The problem in setting research priorities: a layman’s experienceBMJ 2008; 337 doi: http://dx.doi.org/10.1136/bmj.a212 (Published 04 July 2008) Cite this as: BMJ 2008;337:a212
- Lester Firkins
- 1Malvern, Worcestershire
I am a 59 year old former banker. Seven years ago I lost my 25 year old son, Ellis, to new variant Creutzfeldt-Jakob disease (CJD). Until that time I had no knowledge of or interest in clinical trials. It was because of my subsequent chairing of a CJD patients’ charity that I became involved with the world of clinical trials. This involvement took several forms:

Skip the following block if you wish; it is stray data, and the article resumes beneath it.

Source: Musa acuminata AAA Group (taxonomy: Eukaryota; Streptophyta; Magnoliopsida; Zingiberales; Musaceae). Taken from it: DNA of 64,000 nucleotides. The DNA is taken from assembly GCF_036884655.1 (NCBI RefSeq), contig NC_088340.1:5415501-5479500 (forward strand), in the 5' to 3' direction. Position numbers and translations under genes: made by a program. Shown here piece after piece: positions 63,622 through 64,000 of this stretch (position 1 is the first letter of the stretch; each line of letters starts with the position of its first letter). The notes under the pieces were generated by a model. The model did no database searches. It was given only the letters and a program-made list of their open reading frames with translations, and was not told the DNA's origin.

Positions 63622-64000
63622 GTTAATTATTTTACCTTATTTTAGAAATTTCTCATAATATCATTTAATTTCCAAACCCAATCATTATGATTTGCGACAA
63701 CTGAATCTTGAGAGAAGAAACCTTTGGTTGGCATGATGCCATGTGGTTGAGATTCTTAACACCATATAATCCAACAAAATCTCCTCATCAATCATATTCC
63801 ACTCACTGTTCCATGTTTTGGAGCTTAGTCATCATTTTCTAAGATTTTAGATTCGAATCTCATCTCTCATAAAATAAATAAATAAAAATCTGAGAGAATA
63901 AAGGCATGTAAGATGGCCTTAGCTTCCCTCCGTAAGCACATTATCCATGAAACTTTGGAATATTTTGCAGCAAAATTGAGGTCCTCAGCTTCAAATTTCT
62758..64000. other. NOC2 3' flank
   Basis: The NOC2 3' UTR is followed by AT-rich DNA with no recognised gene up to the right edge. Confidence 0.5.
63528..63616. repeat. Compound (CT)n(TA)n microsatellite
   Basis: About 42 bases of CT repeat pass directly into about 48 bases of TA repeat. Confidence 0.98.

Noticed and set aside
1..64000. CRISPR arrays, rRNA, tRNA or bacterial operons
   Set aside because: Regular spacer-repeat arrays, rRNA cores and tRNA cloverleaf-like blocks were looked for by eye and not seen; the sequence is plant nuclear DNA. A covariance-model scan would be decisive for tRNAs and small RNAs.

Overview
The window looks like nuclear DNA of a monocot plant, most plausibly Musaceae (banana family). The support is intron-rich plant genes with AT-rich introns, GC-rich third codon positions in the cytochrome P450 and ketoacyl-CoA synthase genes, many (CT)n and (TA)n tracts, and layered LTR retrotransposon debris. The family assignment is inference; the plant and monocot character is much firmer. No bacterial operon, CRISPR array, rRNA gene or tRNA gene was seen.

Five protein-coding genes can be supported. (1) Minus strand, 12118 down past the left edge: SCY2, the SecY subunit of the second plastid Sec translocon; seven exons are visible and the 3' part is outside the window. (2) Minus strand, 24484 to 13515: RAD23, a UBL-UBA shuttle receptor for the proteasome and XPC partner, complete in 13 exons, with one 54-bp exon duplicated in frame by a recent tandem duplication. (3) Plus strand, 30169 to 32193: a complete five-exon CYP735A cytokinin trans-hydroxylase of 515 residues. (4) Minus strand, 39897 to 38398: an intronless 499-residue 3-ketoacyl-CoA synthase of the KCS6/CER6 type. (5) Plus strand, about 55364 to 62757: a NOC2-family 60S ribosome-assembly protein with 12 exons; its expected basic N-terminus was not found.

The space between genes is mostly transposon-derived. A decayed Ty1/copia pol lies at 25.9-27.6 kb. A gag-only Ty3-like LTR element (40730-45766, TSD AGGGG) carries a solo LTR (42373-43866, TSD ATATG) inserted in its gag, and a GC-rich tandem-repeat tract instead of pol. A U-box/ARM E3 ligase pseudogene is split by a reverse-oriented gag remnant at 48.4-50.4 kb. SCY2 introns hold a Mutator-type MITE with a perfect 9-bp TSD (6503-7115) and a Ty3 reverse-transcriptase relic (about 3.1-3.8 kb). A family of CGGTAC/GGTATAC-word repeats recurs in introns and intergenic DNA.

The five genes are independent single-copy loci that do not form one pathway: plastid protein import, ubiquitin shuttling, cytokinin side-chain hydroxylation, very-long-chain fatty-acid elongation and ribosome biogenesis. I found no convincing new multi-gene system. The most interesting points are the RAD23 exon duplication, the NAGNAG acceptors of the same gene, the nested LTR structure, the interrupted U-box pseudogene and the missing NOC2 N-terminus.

Attending a “consumer workshop” on clinical trials for CJD run by the Department of Health and the Medical Research Council
Co-chairing the steering committee for the prion-1 trial
Co-chairing a “new therapies scrutiny group”
Chairing monthly meetings of the two principal CJD research establishments in the United Kingdom, to try to ensure that they collaborated with each other, and
Membership of the advisory group for a systematic review of treatments for prion disease.
Obviously, these were all new experiences for me. Until I learnt otherwise I took the consumer workshop—a one day event at which families and carers were brought together and asked to help set research priorities—to be normal practice. A report …
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